Shiva is often pictured doing his Tandava dance of destruction. He is seen with four hands and one leg up, as an expert dancer, and one leg dancing on a small person called the Apasmara-purusha. In two of his hands he holds the damaru drum and fire. The drum represents sound which is supported by ether. This is a sign of further creation after the annihilation or destruction. Fire represents the Pralayagni, or the fire of universal destruction. Thus, Shiva holds the symbols of cyclical universal creation and annihilation. The other two hands represent protection and blessing for those who take refuge of him or of his spiritual knowledge. The Apasamara upon whom Shiva stands symbolizes the ignorance which make us lose our clarity and consciousness of our real identity. This also signifies our succumbing to the process of death without spiritual preparation. Shiva is shown dancing on this ignorance for the good of the devotees who take refuge.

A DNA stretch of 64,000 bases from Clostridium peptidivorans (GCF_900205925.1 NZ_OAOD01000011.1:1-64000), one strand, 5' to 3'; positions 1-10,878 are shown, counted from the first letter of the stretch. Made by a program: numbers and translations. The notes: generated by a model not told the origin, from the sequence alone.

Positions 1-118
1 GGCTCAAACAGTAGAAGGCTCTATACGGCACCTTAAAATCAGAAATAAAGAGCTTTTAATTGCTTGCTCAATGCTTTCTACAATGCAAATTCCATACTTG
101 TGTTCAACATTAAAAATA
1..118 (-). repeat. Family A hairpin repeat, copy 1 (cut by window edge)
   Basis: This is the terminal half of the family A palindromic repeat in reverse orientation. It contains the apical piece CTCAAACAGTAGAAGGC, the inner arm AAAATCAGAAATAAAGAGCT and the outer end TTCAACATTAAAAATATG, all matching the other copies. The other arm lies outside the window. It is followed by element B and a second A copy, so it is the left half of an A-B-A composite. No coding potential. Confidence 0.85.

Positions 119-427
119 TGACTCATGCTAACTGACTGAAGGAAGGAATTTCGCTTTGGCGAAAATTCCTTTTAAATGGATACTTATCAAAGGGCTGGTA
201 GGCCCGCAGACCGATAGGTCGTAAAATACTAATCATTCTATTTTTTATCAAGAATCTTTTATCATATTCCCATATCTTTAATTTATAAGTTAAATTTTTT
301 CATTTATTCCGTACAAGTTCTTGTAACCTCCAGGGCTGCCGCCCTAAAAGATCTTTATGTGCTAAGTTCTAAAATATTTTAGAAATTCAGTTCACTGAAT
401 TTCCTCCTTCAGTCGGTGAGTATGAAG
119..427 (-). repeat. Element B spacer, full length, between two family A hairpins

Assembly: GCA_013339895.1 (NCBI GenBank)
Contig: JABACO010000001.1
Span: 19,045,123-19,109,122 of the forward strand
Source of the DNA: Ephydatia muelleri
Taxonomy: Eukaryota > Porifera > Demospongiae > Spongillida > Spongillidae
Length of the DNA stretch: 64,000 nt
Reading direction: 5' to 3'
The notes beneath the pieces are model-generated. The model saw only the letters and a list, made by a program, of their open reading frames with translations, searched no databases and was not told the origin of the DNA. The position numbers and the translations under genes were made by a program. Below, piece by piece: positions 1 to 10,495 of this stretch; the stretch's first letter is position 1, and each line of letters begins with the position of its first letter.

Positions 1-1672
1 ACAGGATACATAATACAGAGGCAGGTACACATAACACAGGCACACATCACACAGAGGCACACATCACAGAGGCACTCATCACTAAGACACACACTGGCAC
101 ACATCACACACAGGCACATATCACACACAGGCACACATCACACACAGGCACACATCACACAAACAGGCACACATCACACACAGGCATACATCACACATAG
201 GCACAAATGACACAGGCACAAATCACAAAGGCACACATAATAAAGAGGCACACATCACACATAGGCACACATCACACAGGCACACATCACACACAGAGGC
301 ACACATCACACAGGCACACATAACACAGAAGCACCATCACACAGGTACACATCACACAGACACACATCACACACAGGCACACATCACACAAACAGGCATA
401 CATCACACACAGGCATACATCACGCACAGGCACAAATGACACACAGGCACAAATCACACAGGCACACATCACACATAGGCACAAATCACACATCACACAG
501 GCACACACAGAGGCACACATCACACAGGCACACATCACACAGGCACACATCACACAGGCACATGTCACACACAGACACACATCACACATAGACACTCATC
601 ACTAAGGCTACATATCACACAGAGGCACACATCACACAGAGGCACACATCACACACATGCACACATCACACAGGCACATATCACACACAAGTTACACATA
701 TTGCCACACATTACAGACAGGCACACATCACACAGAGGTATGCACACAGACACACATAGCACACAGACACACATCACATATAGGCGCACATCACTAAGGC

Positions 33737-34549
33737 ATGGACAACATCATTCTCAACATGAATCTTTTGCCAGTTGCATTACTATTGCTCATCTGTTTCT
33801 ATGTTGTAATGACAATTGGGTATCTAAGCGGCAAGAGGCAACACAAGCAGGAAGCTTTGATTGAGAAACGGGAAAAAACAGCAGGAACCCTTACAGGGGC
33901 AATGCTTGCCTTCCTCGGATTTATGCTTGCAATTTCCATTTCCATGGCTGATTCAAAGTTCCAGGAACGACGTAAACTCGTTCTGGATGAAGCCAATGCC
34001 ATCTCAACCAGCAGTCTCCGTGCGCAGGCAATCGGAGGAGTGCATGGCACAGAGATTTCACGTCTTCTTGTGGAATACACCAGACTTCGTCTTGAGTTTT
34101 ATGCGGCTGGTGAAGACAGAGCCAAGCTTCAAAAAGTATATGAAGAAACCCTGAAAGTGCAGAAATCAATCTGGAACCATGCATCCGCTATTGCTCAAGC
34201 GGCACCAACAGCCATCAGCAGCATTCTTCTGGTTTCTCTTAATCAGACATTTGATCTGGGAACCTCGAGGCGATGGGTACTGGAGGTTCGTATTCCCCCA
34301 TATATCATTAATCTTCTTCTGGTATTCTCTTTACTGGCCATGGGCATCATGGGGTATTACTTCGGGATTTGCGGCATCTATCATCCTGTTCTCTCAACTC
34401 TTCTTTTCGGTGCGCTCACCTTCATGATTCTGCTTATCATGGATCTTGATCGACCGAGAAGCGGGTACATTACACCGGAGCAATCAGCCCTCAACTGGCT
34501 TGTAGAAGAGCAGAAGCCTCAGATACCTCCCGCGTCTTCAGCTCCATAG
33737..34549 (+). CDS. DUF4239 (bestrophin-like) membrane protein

How Shiva assists in the cosmic annihilation is described in the Puranas. This process of cyclical destruction at the end of each day of Brahma is explained in the Vishnu Purana (Book Six, Chapters Three & Four). It states that at the end of 1,000 cycles of the four yugas the earth is almost exhausted. A great scarcity of food ensues, which lasts 100 years. Because of the lack of food, all beings become weak and slow, and finally perish entirely. Lord Vishnu then assumes the character of Rudra (a form of Lord Shiva), the destroyer, and descends to reunite all of His creatures within Himself. He enters into the seven rays of the sun, causing all moisture in the oceans, rivers, soil, and living bodies to evaporate. The whole earth is dried up. Thus fed with abundant moisture, the seven rays dilate into seven suns, whose radiance glows everywhere and sets the three planetary systems and the lower system of Patala on fire. The three planetary systems become rugged and deformed throughout their mountains, rivers, and seas as they are consumed by these suns. The earth alone remains, destitute of moisture, resembling the back of a turtle.